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Freezing Coral Sperm to Save the Great Barrier Reef

Freezing coral sperm might sound like a dirty job, but it’s a passion for marine biologist Mary Hagedorn. Hagedorn, of the Smithsonian Conservation Biology Institute, is creating genetic banks of coral sperm and embryonic cells that may one day help reseed the Great Barrier Reef (see pictures), a threatened, 1,800-mile-long (2,900-kilometer-long) reef along the Australian...

Freezing coral sperm might sound like a dirty job, but it’s a passion for marine biologist Mary Hagedorn.

Hagedorn, of the Smithsonian Conservation Biology Institute, is creating genetic banks of coral sperm and embryonic cells that may one day help reseed the Great Barrier Reef (see pictures), a threatened, 1,800-mile-long (2,900-kilometer-long) reef along the Australian coast that’s home to the world’s largest collection of corals.

The institute is working with other partners to freeze genetic material of coral species—currently declining throughout the world—in the hopes of thawing and using the cells in ten or even a hundred years to come. Larvae produced by the sperm or embryonic cells can be raised in captivity and possibly put back into the wild if needed.

Biotechnician Ginnie Carter pours liquid nitrogen into a coral cryobank.

Photo courtesy Jim Daniels

Corals can reproduce both sexually and asexually, although most stony coral species—such as the ones Hagedorn studies—are broadcast spawners, which means they release huge numbers of reproductive cells called gametes into the water. These gametes float to the surface before the eggs and sperm join to form free-floating larvae, according to the National Oceanic and Atmospheric Administration’s Coral Reef Conservation Program. The larvae then drift about “looking” for a hard surface on which to attach.

Scientists at NOAA have already been experimenting using fresh sperm and eggs to create billions of new larvae, which have been released into the Florida Keys. However, so far “only one coral has one survived—his name is Harold,” Hagedorn said.

Yet a new coral consortium called SECORE has recently raised more than 3,000 rare coral larvae in captivity, and young coral are now growing in public zoos and aquaria worldwide. (See coral pictures.)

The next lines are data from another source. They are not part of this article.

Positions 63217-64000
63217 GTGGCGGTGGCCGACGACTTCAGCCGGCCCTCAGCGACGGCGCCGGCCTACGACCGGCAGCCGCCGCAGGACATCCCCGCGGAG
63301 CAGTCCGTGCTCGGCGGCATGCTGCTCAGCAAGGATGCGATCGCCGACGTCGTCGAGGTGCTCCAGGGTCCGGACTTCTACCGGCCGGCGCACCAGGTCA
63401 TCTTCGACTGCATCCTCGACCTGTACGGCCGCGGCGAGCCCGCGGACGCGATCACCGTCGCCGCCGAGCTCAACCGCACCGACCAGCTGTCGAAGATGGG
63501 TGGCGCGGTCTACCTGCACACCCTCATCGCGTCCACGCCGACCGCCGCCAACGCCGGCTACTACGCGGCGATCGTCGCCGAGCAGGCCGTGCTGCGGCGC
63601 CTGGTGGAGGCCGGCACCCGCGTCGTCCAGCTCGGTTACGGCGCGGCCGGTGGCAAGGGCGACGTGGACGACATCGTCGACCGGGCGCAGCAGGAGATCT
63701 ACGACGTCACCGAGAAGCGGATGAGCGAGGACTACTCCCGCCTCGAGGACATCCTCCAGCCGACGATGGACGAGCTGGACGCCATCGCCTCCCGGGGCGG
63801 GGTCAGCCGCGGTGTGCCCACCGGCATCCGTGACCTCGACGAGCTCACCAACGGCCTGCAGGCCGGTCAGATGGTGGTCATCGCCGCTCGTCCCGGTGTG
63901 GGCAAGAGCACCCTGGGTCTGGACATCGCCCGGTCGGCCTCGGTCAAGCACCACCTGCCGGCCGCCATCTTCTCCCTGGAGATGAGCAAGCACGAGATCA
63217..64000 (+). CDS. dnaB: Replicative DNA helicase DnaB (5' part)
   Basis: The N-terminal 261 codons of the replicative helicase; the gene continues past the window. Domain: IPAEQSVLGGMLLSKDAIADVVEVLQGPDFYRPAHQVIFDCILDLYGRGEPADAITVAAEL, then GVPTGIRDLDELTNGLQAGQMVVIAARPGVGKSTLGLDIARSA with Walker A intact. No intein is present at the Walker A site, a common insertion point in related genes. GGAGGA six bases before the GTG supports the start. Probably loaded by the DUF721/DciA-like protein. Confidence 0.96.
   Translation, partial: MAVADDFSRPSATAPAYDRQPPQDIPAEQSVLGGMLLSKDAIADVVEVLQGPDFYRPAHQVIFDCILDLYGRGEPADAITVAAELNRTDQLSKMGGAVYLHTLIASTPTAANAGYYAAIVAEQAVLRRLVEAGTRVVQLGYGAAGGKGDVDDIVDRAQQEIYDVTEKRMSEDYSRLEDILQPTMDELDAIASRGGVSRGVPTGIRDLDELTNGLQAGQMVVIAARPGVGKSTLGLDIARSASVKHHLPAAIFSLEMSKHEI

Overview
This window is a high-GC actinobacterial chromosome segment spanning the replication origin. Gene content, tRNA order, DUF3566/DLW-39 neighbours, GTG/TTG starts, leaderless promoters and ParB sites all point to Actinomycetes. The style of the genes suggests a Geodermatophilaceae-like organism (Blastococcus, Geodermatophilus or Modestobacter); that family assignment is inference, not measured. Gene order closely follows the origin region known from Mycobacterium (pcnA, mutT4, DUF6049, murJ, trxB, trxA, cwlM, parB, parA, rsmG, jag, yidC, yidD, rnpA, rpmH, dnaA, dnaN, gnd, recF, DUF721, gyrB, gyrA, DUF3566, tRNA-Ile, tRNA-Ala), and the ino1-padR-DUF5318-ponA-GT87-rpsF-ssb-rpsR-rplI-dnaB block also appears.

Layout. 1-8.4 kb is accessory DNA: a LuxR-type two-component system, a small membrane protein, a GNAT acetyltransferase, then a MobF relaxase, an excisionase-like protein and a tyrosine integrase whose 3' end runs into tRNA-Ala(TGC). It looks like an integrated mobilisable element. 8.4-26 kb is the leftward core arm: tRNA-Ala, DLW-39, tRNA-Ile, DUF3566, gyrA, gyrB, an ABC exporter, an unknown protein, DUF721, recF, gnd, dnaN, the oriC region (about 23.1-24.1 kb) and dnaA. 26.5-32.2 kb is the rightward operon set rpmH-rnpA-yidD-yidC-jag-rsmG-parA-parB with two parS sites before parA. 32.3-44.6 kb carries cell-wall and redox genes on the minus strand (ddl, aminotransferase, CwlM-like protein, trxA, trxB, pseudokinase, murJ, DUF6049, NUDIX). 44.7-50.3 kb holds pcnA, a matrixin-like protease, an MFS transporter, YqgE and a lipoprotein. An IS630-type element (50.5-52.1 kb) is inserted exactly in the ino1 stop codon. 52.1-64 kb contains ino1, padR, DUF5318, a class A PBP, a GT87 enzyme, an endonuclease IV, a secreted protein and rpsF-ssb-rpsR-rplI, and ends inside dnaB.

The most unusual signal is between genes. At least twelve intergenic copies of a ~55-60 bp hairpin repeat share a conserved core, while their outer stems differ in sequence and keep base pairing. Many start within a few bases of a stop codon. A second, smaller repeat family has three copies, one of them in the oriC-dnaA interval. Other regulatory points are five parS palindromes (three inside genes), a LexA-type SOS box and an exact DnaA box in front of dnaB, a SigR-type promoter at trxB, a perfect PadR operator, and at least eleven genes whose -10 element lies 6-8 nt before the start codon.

Christine Dell’Amore spoke with Hagedorn about what she calls an “insurance policy” for the Great Barrier Reef.

Q: Why is this repository needed?
A: It’s possible that we will lose our coral reefs in the next 30 to 50 years … we’re seeing almost 75 percent of all reefs are under siege. Both local and global causes contribute to this decline. Local causes could be pollution, sedimentation, … [boat] anchoring, dynamite [fishing]—those are all local things that can be more or less dealt with by legislation. The global causes are more difficult to deal with, and those are things like the warming of the oceans. And also as we put more CO2 into the atmosphere, it’s dissolving in the water and causing the pH of the ocean to go down. As the pH goes down, the coral are less able to absorb calcium carbonate [their main building blocks] into their skeletons.

Many of your readers may have visited a reproductive clinic—we’re applying the same techniques to coral. We’ve taken human biology and are applying it to endangered and threatened species.

Are you collecting all of the species of Great Barrier Reef coral?
No. It’ll be a very slow process. To a large extent conservation is about people, unless people think it’s important, we don’t have the money to do this. We’re going to start with one candidate species [from the Great Barrier Reef]. We will go ahead and freeze the sperm and hopefully embryonic cells from that one species and see if we can generate the enthusiasm within Australia. We are hoping this will be the case because the Great Barrier Reef is so iconic and generates so much income for Australia every year.